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Post By
Deborah

In Reply To
Reverend Meteor

Subj: Re: Replying anyway . . . National News
Posted: Tue Jan 08, 2008 at 08:27:44 pm EST
Reply Subj: Re: Replying anyway . . . National News
Posted: Tue Jan 08, 2008 at 03:50:44 pm EST

Previous Post

> Rhetorical question or not, the discussion is worthwhile, I believe.
>
> What happened is tragic for the victim and her family and friends (as is every murder) and of course despicable and gross. But no, it is *not* worth a national news story. It is media sensationalism at its worst.
>
> What *is* worthy of national news, you asked? News that truly effects the whole nation, or at least a much broader group of people. For example (but not limited to):

What about missing people? If god forbid one of your relatives went missing tommorow should that story make the national news or just your local news?



> Medical advances are worth national news stories. So are some scientific advances.
>
> Federal and state politics are worth national news stories (state politics because they *can* portend national trends).
>
> Religious news is worth being a national story, as millions of people can be effected.

I see your point but the atheist in me cringes at the thought that religious news is more relevant than a person's demise.

> Economic news, jobs, inflation, interest rates, how the Federal Reserve actually works.
>
> The state of schools and the overall education system is newsworthy.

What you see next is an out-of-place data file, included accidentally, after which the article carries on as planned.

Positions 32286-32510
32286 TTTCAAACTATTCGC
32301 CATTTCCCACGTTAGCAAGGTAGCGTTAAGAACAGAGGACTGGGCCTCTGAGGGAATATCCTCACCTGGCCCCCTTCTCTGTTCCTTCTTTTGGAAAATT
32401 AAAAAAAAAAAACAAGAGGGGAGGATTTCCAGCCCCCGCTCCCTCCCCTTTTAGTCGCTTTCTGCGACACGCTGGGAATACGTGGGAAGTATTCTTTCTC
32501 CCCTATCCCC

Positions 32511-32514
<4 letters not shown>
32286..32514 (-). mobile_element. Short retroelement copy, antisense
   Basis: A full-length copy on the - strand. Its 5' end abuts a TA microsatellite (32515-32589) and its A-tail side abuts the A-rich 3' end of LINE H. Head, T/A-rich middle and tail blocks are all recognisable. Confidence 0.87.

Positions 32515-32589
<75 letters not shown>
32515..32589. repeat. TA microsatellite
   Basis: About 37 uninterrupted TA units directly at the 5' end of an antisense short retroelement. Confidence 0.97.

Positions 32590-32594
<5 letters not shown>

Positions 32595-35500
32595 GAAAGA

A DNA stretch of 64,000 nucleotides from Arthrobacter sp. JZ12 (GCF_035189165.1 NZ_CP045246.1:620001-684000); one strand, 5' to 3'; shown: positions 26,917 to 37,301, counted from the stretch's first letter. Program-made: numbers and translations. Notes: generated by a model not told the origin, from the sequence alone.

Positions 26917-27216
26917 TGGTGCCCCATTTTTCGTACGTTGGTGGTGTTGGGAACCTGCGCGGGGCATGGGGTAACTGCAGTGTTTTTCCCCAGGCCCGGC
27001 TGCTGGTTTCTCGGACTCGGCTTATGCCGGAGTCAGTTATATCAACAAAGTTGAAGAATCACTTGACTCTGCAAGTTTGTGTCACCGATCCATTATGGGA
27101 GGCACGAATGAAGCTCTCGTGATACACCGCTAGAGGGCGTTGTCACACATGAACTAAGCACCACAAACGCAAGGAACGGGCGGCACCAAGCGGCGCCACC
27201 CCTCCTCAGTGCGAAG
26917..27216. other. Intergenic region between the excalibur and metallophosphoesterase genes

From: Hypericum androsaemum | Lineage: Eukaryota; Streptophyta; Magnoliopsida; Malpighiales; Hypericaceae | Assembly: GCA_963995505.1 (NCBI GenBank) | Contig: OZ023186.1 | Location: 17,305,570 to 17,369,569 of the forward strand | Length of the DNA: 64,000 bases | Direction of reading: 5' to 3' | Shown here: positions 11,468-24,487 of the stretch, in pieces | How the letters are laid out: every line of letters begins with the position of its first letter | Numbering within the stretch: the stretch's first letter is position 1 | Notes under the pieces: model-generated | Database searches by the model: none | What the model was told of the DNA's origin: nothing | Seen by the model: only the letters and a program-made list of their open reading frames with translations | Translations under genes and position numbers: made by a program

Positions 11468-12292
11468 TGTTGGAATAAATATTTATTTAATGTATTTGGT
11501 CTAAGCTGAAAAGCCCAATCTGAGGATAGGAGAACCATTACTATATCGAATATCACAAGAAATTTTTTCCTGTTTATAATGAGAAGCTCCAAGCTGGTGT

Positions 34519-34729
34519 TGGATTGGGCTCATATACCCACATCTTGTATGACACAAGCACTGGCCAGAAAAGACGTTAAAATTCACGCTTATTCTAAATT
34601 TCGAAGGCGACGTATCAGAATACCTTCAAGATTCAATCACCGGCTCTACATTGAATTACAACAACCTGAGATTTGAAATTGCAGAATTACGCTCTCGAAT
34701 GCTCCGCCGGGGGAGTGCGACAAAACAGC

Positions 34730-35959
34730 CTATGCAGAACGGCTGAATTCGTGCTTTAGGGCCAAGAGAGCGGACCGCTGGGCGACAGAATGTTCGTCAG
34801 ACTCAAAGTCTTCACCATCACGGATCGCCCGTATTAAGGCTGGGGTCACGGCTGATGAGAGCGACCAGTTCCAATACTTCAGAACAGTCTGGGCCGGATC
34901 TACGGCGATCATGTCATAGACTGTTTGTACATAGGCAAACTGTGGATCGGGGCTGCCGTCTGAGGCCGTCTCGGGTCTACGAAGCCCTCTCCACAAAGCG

>
> Infrastructure news such as the state of the military, and the state of the power grid, and roads and rails and air transportation. Does that make for glamorous or sexy stories? No. Is it legit news because of the effect it has on people's lives. Without a doubt.
>
> A cannibal in Texas is titilation "value" and nothing else.

Ok I'm not going to argue that point because it is a valid one (I hate our media here in America). But what right does the media have to NOT air such a story?

If the real journalists don't report on this stuff then the yellow journalists like Fox News or Inside Edition or Hard Copy will report it anyways and their report won't be balanced or well researched.

> Some crime stories *are* worth national coverage. The state of the U.S. justice system, for example, and how overburdened it is. The state of prisons. Gang violence that effects hundreds if not thousands of people.

So you think crime should only be reported on the national news if it somehow has a national impact right? (9/11, Virginia Tech Massacre, capital punishment etc)

> Many *many* international stories (again, including but not limited to all of the above) that get ignored should get (U.S.) national coverage. The economy in China, Japan, or the EU. Because they all effect the U.S. economy. The scientific advances that happen overseas can also effect the U.S. Ditto political elections overseas.
>
> Ok, diatribe over. \:\) And I cut it short. That's my abbreviated response to what IS actually worthy of being a global news story.
>




>